Nunsploitation horrors: An immaculate review

Written by: Lili Minato | Freelancer

Content warning: this article contains spoilers and discusses dark themes involving pregnancy and religion. 

The infamous nunsploitation genre is back with two new blockbuster films that have left audiences rattled and disturbed. 

Nunsploitation is a film subgenre that involves the exploitation of nuns in a horror or thriller setting. Some of the most popular films of this genre come from “The Conjuring” universe, specifically the movies “The Nun” and “The Nun II.”

“Immaculate,” which hit theaters on March 22, gave audiences a more artistic approach to the often repetitive and predictable horror subgenre. “Immaculate” follows an American nun, played by Sydney Sweeney, who joins a hospice convent in Italy. Besides the slightly off-putting comments and actions by the elderly nuns who are cared for in the convent, Sweeney’s character, Sister Cecilia, considers the Italian countryside her new home. 

As the days and weeks pass, Sister Cecilia notices more odd and unusual occurrences around the convent, corresponding with her worsening health. Cecilia becomes increasingly more ill and requests to see a doctor. In return, she gets a checkup by the convent’s appointed physician, 

where the devout nun finds out about her pregnancy. There is nothing that has caused the said pregnancy so it is ruled to be an immaculate conception. Sister Cecilia was going to give birth to the next baby Jesus. 

The first half of “Immaculate” is predictable and filled with plot holes; there is nothing too unique about it. As the film progresses, though, the artistic values start to show.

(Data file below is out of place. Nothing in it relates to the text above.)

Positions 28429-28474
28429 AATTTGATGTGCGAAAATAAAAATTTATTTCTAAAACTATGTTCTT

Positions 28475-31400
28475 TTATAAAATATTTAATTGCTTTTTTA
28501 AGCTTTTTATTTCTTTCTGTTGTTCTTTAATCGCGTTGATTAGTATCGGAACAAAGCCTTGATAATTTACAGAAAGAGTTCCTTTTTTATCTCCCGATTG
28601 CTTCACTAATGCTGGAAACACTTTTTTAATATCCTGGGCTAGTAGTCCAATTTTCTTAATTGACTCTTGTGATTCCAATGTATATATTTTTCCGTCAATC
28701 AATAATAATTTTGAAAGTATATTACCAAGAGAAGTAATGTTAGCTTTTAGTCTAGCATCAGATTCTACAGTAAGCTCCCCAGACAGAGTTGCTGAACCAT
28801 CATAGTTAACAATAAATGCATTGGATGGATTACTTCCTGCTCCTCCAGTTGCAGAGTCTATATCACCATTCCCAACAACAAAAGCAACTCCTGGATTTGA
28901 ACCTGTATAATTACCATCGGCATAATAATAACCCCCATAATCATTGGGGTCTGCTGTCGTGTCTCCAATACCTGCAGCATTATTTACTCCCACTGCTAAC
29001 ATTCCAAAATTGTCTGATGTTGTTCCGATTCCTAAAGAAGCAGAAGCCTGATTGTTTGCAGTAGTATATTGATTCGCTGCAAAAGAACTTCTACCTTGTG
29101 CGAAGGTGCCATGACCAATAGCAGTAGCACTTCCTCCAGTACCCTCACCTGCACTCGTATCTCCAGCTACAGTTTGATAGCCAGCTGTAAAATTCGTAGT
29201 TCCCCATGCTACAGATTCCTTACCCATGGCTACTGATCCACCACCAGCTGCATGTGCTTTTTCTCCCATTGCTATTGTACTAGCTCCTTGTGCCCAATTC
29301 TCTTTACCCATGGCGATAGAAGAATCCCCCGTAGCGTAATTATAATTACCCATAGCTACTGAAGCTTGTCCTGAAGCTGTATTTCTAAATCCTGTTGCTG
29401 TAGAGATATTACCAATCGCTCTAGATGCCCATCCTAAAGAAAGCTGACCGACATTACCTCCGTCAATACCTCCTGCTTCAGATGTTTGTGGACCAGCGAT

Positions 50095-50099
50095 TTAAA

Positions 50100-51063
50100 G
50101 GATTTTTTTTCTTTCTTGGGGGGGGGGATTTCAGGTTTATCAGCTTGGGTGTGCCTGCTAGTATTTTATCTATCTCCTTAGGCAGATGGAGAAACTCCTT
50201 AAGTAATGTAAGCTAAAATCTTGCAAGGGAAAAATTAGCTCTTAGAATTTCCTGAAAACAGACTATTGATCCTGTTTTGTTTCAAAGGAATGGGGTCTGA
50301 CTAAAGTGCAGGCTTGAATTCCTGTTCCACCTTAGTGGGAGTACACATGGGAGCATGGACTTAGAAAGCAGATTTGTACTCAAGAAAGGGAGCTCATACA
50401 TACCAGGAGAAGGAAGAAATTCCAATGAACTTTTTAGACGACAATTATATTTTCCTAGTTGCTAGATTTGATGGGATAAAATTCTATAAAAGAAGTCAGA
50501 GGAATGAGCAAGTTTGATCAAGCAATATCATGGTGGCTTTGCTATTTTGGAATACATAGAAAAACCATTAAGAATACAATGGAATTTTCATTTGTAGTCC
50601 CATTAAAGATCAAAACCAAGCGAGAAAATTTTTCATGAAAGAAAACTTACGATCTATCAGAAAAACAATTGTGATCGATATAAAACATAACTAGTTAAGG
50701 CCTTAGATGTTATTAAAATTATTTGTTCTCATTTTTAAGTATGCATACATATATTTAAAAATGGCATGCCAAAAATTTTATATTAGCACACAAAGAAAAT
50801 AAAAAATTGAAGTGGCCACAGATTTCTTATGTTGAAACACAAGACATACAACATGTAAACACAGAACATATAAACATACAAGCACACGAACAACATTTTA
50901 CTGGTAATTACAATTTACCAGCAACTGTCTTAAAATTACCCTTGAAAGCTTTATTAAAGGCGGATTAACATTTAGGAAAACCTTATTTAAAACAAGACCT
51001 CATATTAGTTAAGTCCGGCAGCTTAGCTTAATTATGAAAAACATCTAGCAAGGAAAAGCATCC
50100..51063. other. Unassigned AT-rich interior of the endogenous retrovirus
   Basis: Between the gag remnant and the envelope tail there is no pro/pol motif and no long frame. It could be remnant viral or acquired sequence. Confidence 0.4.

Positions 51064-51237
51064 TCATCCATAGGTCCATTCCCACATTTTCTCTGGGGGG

The final scene provides a beautiful “Rosemary’s Baby” finale for the film. 

Sister Cecilia has just escaped her captors and is free from the convent. She stands outside, surrounded by the beautiful countryside, but the beauty starts to deteriorate as she goes and squats by a tree. The camera moves up close to Cecilia’s bloody face as she begins to scream. 

The screaming lasts for multiple minutes without any camera cuts. After a while, a crying baby can be heard. The camera then pans out and follows Sister Cecilia as she goes and grabs a heavy rock, she brings it toward the crying infant who is out of the frame. She holds a rock above the baby and drops it. With that, the film ends. 

Sweeney gives an excellent performance that proves she has the pipes to be the next big scream queen. 

Along with “Immaculate,” another blockbuster nunsploitation film was released two weeks after the former. “The First Omen” is the sixth installment in the “Omen” franchise and shares a very similar synopsis with “Immaculate.” 

“The First Omen” also revolves around an American woman sent to Italy who becomes suspiciously pregnant on arrival. The only difference is that the main character faces an arguably more sinister birth than Sister Cecilia did. 

Both films are currently in theaters with “The First Omen” getting slightly better ratings than “Immaculate.” For nunsploitation fans, both seem to be worth the watch. 


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